Peter, now just eighteen years old,  lies dying in the sick bay at Mauthausen camp, having survived the march from Auschwitz. He remembers his time in hiding …

But the memories persist; they push at the edges of my resistance. They spill.
There was a girl, wasn’t there? There was a place.
A place where the leaves fell like golden coins from a tree into the water as we watched through the attic window … and before that there was a home, a street, a world, a girl I loved …

Then we’re back with the sixteen year old Peter who is resentful at having to go into hiding.  His girlfriend Liese and her family were taken, and lovesick Peter is overcome with longing for the girl he yearns to see again, but knows in his heart that she is gone. He’s doubly annoyed at being stuck with Anne too, whom he thinks rather silly.  But gradually he overcomes his animosity and they become very close, but then he will lose her too.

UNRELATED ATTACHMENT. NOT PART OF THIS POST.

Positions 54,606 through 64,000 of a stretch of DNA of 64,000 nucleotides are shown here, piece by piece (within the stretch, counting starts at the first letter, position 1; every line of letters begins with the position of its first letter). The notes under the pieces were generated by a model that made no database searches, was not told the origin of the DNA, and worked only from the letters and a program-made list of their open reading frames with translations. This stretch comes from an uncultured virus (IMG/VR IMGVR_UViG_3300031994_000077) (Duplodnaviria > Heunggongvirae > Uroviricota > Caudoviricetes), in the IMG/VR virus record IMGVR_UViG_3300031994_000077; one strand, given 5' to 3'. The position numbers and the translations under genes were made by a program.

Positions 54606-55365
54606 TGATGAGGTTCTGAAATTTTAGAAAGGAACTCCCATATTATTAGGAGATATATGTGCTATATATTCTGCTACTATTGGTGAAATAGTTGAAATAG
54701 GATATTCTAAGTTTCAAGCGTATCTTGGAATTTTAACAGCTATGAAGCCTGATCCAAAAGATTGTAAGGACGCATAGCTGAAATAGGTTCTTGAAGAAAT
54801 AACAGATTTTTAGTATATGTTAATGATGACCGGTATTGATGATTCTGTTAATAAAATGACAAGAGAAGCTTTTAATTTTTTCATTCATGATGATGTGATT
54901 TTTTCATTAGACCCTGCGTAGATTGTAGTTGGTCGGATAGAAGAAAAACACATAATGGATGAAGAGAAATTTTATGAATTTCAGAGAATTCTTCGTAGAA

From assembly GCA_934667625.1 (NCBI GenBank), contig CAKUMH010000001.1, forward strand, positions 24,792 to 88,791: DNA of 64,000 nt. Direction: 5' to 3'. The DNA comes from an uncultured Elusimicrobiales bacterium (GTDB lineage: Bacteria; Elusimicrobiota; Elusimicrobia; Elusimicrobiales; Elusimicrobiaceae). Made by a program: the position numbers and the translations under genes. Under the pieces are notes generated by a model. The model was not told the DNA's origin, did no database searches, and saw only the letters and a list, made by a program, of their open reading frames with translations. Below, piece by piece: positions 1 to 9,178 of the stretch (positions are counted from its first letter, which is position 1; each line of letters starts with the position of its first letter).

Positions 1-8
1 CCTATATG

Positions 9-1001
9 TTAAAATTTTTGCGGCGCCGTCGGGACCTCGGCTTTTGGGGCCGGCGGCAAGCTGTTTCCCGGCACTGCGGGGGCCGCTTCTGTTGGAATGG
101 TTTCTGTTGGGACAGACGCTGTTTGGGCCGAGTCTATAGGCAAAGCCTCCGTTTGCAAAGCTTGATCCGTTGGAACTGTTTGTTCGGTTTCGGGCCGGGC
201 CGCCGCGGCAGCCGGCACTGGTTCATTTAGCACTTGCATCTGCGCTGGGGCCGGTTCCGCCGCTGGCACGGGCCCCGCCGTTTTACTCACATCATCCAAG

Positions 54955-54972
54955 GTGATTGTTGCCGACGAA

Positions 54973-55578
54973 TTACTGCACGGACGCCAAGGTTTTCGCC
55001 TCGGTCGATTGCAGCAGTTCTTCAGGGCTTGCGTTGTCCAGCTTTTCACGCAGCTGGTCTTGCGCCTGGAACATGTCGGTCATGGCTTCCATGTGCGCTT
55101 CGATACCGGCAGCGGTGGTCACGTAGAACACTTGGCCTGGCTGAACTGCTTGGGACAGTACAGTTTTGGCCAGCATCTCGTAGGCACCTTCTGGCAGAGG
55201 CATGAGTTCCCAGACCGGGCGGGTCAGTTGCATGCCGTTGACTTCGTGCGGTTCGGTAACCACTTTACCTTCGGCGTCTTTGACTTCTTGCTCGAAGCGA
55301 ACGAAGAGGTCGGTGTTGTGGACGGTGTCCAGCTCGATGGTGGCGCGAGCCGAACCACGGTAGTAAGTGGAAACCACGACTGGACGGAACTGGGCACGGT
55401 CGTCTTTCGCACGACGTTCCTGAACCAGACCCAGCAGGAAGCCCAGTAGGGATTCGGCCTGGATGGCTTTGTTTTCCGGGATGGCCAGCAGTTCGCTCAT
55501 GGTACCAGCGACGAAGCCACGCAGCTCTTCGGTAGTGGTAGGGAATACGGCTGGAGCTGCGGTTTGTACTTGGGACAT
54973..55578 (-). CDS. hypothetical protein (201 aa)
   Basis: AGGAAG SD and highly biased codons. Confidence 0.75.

Peter comes over as a typical teenaged boy – full of hormones, very self-concerned, struggling with wanting to be out doing things instead of cooped up.  The author is very good at capturing this adolescent angst – but so much so that we never get to grips with rest of his family and the Franks apart from Anne.  We never get to meet Miep either – who did so much for them on the outside and kept Anne’s diary safe.

Once they were betrayed and taken from the attic, the story leaves Anne and her diary behind, and becomes the imagined story of life in the camps.  Otto Frank looked after him at Auschwitz, but Peter chose to march to Mauthausen thinking he had a better chance of survival – he died days before the camp was liberated.  In this latter section, the text switches freely between past and present to give us a  bleak picture about what it was like to survive there.

There is much to like in this ambitious novel, and the writing is good, but I felt it was too much in thrall to its primary source. Viewed as a coming of age story as much as a holocaust one however, teenagers may get a lot from it.  Having previously read Sharon Dogar’s first novel Waves, which I enjoyed very much, I would certainly read more by this young author. (6.5/10)

To buy from, click below: